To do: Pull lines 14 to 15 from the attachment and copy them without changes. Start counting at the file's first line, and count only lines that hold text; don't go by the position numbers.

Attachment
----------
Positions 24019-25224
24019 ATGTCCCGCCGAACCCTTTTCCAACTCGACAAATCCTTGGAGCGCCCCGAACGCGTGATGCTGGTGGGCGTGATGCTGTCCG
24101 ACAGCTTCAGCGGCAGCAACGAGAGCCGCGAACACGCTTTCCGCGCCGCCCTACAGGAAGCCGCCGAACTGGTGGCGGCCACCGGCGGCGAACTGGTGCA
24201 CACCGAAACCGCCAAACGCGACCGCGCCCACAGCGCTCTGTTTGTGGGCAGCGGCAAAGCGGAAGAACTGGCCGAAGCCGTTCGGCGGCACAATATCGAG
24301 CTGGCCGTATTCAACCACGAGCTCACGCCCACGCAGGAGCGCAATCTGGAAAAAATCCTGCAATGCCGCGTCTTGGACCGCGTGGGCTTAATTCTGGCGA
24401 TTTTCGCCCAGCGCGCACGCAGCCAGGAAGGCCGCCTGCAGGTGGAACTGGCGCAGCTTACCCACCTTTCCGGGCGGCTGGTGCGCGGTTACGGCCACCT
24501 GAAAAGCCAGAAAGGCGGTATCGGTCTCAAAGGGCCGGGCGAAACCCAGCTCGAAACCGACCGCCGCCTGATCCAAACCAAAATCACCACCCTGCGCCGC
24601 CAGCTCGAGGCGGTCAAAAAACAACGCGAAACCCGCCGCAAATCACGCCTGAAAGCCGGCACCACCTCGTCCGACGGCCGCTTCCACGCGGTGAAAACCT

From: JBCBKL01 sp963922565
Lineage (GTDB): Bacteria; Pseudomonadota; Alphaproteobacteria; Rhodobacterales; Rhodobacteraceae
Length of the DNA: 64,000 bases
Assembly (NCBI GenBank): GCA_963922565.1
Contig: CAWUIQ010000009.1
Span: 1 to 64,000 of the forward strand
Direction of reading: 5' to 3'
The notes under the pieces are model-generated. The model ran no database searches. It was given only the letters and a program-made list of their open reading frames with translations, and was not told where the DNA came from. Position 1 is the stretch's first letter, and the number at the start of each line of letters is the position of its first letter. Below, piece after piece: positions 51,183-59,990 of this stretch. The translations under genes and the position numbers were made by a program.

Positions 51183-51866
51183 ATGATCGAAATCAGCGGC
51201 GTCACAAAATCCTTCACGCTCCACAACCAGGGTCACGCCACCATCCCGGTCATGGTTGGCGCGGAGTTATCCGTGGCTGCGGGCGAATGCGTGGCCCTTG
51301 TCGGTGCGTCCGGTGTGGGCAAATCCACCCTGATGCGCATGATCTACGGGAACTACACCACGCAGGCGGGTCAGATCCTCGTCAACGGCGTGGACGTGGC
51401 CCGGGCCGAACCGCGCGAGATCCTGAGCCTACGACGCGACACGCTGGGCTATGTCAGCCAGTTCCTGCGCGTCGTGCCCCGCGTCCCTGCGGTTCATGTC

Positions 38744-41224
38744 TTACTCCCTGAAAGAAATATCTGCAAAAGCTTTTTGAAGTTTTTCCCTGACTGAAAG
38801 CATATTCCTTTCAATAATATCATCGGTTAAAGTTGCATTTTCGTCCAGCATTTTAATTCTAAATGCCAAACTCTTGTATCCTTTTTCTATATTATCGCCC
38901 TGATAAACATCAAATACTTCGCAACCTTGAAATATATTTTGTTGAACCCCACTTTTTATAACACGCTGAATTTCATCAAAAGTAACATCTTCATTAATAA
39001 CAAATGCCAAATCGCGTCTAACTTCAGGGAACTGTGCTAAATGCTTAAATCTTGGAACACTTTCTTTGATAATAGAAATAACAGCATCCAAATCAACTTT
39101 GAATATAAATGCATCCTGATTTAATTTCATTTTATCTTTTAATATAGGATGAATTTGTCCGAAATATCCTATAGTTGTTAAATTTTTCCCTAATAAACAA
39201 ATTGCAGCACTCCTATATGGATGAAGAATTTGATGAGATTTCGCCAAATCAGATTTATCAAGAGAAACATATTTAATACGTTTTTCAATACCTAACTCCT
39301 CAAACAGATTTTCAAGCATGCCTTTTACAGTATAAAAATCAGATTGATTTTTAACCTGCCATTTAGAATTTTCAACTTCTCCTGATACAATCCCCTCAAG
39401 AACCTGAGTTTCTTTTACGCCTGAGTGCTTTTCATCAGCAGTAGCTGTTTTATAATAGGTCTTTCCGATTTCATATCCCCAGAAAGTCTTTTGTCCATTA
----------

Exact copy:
Span: 1 to 64,000 of the forward strand
Direction of reading: 5' to 3'